When a solution of the strength of about i in zo is applied to the skin it produces a local anaesthesia which lasts for many hours.
Bartlett, of Dr Horace Wells (1815-1848), the discoverer of anaesthesia; and one, by E.
Morphine-scopolamine anaesthesia was introduced in 1902 by Steinbiickel.
It is largely used in dentistry and slight surgical operations to produce local anaesthesia, and is known by the trade-name kelene.
Some of them are so volatile that they produce their effects when inhaled, others when sprayed upon the skin cause intense cold and then anaesthesia; but taken in the broadest sense the action of all of them after absorption into the blood is very similar, and is exerted upon the central nervous system, more especially the cerebrum.
In such cases the acute collapse occurs in company with both superficial and deep anaesthesia of the limbs, and is soon followed by coma terminating in death.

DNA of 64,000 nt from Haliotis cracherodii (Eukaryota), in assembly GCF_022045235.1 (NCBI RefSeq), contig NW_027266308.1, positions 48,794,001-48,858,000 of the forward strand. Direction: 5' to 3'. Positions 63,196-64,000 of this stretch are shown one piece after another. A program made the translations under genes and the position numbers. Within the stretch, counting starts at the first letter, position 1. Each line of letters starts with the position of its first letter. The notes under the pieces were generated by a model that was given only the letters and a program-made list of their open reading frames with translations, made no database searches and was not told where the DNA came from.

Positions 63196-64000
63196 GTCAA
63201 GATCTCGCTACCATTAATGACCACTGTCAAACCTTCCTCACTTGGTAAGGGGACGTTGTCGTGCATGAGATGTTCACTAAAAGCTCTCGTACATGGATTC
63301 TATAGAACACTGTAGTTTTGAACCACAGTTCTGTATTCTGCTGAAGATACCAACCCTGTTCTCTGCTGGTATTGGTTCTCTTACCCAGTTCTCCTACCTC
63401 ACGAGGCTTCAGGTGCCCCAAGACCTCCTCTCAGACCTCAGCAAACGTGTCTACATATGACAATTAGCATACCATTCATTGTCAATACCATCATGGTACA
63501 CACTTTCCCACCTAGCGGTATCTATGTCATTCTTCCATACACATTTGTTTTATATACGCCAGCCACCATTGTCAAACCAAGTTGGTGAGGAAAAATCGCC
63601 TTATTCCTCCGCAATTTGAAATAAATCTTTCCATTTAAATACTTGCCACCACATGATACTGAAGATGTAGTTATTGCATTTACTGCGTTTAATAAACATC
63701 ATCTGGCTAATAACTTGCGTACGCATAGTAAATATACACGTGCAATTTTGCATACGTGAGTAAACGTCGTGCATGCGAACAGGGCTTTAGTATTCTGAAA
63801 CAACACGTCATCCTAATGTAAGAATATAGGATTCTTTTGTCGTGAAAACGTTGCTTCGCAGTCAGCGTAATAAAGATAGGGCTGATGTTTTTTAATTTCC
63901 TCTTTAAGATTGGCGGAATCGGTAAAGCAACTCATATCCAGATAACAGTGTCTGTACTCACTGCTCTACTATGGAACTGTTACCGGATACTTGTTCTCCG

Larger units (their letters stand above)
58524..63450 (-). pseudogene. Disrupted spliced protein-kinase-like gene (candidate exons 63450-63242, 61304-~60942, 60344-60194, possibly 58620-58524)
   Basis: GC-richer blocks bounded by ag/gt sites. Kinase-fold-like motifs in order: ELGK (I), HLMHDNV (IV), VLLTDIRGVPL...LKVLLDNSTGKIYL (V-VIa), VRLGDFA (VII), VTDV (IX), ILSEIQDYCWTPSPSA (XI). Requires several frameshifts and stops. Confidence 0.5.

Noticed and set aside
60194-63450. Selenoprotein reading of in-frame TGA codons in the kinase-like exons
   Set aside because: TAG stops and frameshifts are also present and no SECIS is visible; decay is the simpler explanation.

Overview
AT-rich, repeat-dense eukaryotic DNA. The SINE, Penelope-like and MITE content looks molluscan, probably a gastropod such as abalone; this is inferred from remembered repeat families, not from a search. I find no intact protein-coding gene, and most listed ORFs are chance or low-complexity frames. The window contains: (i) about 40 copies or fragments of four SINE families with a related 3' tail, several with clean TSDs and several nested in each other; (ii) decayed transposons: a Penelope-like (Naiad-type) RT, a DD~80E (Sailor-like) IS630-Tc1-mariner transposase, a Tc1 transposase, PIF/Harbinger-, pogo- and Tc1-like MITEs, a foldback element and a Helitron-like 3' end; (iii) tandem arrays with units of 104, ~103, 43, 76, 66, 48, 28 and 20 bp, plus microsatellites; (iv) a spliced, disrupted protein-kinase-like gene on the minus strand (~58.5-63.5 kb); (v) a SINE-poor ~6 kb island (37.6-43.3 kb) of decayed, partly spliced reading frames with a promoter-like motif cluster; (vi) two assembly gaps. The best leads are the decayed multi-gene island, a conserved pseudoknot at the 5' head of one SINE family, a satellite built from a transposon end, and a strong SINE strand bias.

The subsequent experiments of Snellen, Senftleben, and, more lately, of Turner, seem to show that if the eyeball be protected from the impingement of foreign particles, an accident to which it is liable owing to its state of anaesthesia, the ulceration may be warded off indefinitely.
It has been used by some surgeons for the production of anaesthesia previous to the administration of ether or chloroform, but the use of the method is now more usually relegated to obstetric practice.
Applied to the conjunctiva it causes anaesthesia, dilatation of the pupil, diminution of the intraocular tension, and some interference with accommodation.
Thus there may be hyperaesthesia, anaesthesia, paralysis, or alterations of nutrition, such as wasting of muscles, whitening of the hair, &c.
Proposals have been made to employ hypnotism as a method of producing anaesthesia for surgical purposes, but there are two grave objections to such employment.
The fourth ocular result of administering atropine is the production of a slight but definite degree of local anaesthesia of the eyeball.